The control logic or software implementing the present invention can be stored in main memory 104, mass storage device 107, or other storage medium locally accessible to processor 102. Other storage media may include floppy disks, memory cards, flash memory, or CD-ROM drives. It will be apparent to those of ordinary skill in the art that the methods and processes described herein can be implemented as software stored in main memory 104 or read only memory 106 and executed by processor 102. This control logic or software may also be resident on an article of manufacture comprising a computer readable medium 108 having computer readable program code embodied therein and being readable by the mass storage device 107 and for causing the processor 102 to operate in accordance with the methods and teachings herein.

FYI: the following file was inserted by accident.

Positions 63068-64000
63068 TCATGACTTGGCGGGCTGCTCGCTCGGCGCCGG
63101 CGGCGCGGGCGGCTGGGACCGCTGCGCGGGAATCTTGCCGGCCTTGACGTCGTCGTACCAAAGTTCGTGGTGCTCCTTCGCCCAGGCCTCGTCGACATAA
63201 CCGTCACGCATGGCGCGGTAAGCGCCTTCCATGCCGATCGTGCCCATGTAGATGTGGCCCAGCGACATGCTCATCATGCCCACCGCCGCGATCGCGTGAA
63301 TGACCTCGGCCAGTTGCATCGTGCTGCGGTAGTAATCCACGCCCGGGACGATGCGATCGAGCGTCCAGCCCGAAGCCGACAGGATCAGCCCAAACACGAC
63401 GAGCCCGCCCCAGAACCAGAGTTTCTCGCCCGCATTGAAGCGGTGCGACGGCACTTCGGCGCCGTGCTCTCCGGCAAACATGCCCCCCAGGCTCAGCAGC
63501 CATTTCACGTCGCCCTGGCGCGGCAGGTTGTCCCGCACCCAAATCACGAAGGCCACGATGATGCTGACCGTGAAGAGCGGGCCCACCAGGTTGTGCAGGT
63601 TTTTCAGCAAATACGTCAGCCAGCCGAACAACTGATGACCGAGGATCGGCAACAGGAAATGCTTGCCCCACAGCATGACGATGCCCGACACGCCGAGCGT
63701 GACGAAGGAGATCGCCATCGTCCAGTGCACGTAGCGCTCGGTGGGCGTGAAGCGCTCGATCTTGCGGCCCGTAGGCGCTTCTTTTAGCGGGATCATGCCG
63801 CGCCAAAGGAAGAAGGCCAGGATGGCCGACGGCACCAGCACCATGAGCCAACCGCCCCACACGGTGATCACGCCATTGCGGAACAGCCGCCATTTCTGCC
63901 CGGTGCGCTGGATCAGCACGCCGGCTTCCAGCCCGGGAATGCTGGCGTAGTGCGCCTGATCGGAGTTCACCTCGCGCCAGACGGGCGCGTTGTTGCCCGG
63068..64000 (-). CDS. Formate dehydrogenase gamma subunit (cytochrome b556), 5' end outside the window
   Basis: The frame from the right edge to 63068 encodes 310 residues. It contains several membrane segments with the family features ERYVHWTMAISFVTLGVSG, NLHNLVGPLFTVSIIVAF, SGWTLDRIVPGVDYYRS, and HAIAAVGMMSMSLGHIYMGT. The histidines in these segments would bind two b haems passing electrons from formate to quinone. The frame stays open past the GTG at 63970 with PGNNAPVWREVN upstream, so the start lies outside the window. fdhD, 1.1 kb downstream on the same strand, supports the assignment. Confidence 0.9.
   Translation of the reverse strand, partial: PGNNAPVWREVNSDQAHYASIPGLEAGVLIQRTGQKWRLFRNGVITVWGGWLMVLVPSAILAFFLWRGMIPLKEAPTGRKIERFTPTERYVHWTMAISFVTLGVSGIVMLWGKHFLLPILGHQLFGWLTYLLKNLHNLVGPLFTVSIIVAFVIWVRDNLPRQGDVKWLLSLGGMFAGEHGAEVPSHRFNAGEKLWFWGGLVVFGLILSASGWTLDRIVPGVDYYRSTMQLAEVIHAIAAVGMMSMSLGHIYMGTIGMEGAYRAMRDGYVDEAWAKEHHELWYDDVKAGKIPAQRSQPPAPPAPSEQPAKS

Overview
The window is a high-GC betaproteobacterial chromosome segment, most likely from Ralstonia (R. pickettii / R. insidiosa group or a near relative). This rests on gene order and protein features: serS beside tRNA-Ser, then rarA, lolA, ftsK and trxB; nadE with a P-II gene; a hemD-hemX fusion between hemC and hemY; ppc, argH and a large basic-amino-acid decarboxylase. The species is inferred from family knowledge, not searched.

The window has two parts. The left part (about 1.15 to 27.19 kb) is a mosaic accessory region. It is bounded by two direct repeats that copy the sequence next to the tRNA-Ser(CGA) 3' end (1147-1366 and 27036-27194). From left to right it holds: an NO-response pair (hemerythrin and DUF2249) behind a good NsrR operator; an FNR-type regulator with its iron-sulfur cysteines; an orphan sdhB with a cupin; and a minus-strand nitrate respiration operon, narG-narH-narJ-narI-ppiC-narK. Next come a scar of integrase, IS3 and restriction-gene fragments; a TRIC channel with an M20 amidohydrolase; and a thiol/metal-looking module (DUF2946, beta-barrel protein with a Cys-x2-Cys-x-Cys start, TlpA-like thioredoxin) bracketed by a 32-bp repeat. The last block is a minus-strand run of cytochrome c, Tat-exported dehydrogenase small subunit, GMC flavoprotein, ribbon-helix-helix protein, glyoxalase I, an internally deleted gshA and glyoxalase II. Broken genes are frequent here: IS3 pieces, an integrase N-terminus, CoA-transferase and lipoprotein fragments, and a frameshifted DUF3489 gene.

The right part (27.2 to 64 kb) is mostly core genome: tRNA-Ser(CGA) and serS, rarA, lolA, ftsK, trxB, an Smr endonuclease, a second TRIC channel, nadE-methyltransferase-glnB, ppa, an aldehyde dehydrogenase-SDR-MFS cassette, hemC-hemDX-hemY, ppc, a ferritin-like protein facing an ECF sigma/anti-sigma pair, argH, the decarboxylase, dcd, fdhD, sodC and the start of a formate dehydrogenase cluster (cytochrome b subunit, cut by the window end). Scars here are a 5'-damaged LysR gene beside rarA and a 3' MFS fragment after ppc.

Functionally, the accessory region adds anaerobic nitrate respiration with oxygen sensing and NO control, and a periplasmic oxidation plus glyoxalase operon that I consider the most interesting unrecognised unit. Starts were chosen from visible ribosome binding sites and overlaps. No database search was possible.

The software of the present invention may also be embodied in a handheld or portable device containing a subset of the computer hardware components described above. For example, the handheld device may be configured to contain only the bus 101, the processor 102, and memory 104 and/or 106. The handheld device may also be configured to include a set of buttons or input signalling components with which a user may select from a set of available options. The handheld device may also be configured to include an output apparatus such as a liquid crystal display (LCD) or display element matrix for displaying information to a user of the handheld device. Conventional methods may be used to implement such a handheld device. The implementation of the present invention for such a device would be apparent to one of ordinary skill in the art given the disclosure of the present invention as provided herein.